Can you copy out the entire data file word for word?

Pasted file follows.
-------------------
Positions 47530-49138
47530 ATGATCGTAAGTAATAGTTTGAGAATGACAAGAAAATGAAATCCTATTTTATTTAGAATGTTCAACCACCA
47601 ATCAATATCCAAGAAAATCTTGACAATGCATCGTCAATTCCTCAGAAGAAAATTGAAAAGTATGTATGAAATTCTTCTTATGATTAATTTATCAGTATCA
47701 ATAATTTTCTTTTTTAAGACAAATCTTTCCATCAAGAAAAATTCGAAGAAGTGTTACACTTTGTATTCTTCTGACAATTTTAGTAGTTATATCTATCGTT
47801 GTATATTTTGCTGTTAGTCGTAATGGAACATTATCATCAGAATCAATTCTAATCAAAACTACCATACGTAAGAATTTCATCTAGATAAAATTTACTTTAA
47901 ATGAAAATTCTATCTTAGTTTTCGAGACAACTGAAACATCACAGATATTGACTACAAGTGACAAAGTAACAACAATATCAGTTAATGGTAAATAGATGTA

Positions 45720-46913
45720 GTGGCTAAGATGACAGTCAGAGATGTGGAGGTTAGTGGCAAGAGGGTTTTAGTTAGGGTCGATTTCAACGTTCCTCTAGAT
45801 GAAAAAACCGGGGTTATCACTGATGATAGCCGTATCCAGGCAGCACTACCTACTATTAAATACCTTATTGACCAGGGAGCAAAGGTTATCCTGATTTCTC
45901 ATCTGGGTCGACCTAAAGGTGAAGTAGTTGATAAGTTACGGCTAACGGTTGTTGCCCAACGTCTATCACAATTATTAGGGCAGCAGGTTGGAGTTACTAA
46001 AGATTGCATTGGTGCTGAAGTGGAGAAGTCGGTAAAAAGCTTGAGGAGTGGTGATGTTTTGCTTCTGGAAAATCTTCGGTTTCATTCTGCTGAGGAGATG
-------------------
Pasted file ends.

Positions 47530-49138
47530 ATGATCGTAAGTAATAGTTTGAGAATGACAAGAAAATGAAATCCTATTTTATTTAGAATGTTCAACCACCA
47601 ATCAATATCCAAGAAAATCTTGACAATGCATCGTCAATTCCTCAGAAGAAAATTGAAAAGTATGTATGAAATTCTTCTTATGATTAATTTATCAGTATCA
47701 ATAATTTTCTTTTTTAAGACAAATCTTTCCATCAAGAAAAATTCGAAGAAGTGTTACACTTTGTATTCTTCTGACAATTTTAGTAGTTATATCTATCGTT
47801 GTATATTTTGCTGTTAGTCGTAATGGAACATTATCATCAGAATCAATTCTAATCAAAACTACCATACGTAAGAATTTCATCTAGATAAAATTTACTTTAA
47901 ATGAAAATTCTATCTTAGTTTTCGAGACAACTGAAACATCACAGATATTGACTACAAGTGACAAAGTAACAACAATATCAGTTAATGGTAAATAGATGTA

Positions 45720-46913
45720 GTGGCTAAGATGACAGTCAGAGATGTGGAGGTTAGTGGCAAGAGGGTTTTAGTTAGGGTCGATTTCAACGTTCCTCTAGAT
45801 GAAAAAACCGGGGTTATCACTGATGATAGCCGTATCCAGGCAGCACTACCTACTATTAAATACCTTATTGACCAGGGAGCAAAGGTTATCCTGATTTCTC
45901 ATCTGGGTCGACCTAAAGGTGAAGTAGTTGATAAGTTACGGCTAACGGTTGTTGCCCAACGTCTATCACAATTATTAGGGCAGCAGGTTGGAGTTACTAA
46001 AGATTGCATTGGTGCTGAAGTGGAGAAGTCGGTAAAAAGCTTGAGGAGTGGTGATGTTTTGCTTCTGGAAAATCTTCGGTTTCATTCTGCTGAGGAGATG